From auto to home, insurance is an integral part of life. One of the more important varieties is health insurance, but no two plans or people’s medical needs are exactly the same. Consider those with a disability or condition and how their coverage needs vary from someone who is considered generally healthy.
Each type of disability and condition requires certain types of insurance to ensure the individual’s needs are met, ranging from government programs to long-term and life options. This article covers the types of insurance available to aid those living with dementia. Here’s what you need to know.
There are various government programs an individual with dementia can rely on. Medicare is the first and most common, which is available for those over the age of 65 or those under 65 who receive Social Security disability benefits. This program covers a majority of medical needs as well as nursing care, rehabilitation therapy, and prescription costs.
There is also Medicare advantage, which is a more managed care version that includes an HMO, PPO, and POS option. For the in-between, Medigap Insurance covers items that are either uncovered or come with high out-of-pocket costs under Medicare.
For those that cannot pick up Medicare, there’s Medicaid. This federal and state funded program helps those with low incomes maintain long-term health coverage. Each state may vary slightly, but Medicaid covers most costs and leaves individuals with mere dollar out-of-pocket costs.
Social Security plans also fall under government programs, but they’re worth discussing separately. First, there’s Social Security Disability Insurance or SSDI. SSDI is for those under age 65 with a disability, which means those with dementia who are unable to work because of the condition.
Second, there’s Supplemental Security Income or SSI. SSI provides a minimum monthly income for those with a qualifying disability like dementia, those over 65, or individuals with extremely limited income. For Both SSDI and SSI, make sure the individual with dementia meets the administration’s definition of disability.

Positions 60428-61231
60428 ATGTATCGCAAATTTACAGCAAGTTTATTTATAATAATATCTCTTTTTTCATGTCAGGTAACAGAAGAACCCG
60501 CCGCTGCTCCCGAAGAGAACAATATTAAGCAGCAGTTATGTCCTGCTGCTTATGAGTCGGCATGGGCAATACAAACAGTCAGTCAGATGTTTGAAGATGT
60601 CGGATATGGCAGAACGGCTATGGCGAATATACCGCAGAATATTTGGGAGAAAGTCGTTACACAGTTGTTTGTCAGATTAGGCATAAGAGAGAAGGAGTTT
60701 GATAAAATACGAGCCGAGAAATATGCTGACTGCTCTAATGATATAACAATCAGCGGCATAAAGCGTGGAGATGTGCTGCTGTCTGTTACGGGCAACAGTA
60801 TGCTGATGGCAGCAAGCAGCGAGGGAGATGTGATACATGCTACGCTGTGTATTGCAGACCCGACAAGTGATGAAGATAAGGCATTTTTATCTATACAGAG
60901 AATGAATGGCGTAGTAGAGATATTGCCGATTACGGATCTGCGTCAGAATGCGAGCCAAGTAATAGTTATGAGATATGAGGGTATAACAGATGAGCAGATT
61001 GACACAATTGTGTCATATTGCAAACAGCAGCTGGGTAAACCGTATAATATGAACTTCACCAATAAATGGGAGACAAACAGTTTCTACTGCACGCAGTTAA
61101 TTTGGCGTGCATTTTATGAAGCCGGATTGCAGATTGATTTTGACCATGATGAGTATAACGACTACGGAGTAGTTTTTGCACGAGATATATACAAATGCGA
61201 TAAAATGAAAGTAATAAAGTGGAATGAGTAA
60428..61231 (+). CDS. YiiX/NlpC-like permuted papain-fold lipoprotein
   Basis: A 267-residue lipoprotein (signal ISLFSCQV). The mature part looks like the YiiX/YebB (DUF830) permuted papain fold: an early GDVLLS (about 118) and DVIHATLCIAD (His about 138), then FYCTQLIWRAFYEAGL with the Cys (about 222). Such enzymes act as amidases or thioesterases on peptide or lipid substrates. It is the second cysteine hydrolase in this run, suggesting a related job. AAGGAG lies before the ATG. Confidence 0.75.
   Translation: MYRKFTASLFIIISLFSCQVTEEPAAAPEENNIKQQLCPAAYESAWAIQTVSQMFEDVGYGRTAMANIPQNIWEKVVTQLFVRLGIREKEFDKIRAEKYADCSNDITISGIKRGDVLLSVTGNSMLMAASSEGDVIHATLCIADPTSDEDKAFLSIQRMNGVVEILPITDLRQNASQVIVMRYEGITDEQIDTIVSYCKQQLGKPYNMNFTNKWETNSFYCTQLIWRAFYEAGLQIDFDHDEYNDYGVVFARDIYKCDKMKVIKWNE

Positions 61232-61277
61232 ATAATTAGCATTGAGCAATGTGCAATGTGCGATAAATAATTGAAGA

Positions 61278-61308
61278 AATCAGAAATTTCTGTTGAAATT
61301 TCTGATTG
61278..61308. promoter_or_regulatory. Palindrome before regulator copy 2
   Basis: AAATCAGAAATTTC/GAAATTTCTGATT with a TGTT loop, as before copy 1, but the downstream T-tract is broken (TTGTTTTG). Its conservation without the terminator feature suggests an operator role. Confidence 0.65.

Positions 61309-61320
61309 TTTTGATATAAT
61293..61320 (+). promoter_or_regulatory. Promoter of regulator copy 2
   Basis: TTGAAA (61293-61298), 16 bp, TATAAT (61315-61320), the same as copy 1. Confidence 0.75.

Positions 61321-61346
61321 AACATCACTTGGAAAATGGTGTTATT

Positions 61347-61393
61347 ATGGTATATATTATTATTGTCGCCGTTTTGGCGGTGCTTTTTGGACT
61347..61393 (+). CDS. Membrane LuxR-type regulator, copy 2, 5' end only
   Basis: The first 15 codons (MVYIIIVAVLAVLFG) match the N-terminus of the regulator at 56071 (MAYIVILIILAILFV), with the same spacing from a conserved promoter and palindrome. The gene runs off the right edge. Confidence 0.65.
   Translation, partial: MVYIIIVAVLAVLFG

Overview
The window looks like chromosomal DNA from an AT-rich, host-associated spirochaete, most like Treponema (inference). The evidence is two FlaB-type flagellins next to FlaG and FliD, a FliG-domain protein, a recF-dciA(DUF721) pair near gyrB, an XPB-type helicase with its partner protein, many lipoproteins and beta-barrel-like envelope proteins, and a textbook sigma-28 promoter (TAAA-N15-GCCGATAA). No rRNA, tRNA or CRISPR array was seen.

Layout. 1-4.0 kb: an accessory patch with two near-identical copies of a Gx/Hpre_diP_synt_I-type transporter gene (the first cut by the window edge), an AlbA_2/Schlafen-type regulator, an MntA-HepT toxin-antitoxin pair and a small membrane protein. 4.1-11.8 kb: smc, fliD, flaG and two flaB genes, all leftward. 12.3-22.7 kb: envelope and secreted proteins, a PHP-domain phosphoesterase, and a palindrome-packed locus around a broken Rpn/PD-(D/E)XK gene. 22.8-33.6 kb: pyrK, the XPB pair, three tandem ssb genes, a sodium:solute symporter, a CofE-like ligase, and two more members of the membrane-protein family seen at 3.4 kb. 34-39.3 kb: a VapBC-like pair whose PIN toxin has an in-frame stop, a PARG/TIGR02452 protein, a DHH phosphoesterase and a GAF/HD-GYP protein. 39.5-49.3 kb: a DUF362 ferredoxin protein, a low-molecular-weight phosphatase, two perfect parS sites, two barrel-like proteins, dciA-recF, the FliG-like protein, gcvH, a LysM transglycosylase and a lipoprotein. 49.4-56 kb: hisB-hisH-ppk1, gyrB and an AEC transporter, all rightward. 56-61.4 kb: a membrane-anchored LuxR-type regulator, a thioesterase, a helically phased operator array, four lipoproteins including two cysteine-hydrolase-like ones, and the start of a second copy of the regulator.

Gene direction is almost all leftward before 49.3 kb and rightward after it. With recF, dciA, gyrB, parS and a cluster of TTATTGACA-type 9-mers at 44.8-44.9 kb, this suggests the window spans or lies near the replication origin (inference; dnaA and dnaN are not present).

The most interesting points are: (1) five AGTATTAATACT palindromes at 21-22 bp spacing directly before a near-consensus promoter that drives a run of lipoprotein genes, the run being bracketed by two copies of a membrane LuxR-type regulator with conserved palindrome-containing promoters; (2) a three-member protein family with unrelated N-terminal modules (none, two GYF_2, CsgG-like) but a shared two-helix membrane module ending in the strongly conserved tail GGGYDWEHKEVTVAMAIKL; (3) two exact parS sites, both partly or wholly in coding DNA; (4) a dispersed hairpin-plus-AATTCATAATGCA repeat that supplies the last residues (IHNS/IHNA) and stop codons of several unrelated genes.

Life insurance is beneficial to everyone, but those with dementia can rely on the quick cash they often need when in-between coverage. They can also receive part of the policy’s value as a loan. Make sure to review the plan before finalizing it, going over critical aspects like life insurance living benefits and accelerated death benefits. In some cases, life insurance policies can also be sold for immediate cash relief to help people afford long-term care.
Long-Term Care Options
Outside of government programs, there are long-term care options. These plans can vary wildly but always include standard basics with health insurance. When it comes to dementia, it’s essential that you review the policy to make sure the disease is properly covered.
First, make sure dementia and Alzheimer’s are covered. Both usually are, but it’s worth double-checking. Look at when the individual can collect benefits, what the daily benefit is, and if those benefits adjust for inflation.
Look over the length of time the benefits are paid and if there is a maximum lifetime amount. It’s also worth finding out if licensed care homes or nursing homes are covered, like this assisted living Lakewood facility. Finally, check for any tax implications.
COBRA is an option for those under 65 and still working. In the event that the individual has to leave the employer, they can continue their group coverage for up to 36 months. The same can apply when work hours are reduced below the minimum needed for the company’s health plan.
An insured employee does have to pay the full cost for coverage as well as two present of administrative costs, but this type of insurance is an excellent way to help those with dementia transition to Medicare, Medicaid, and other forms of coverage.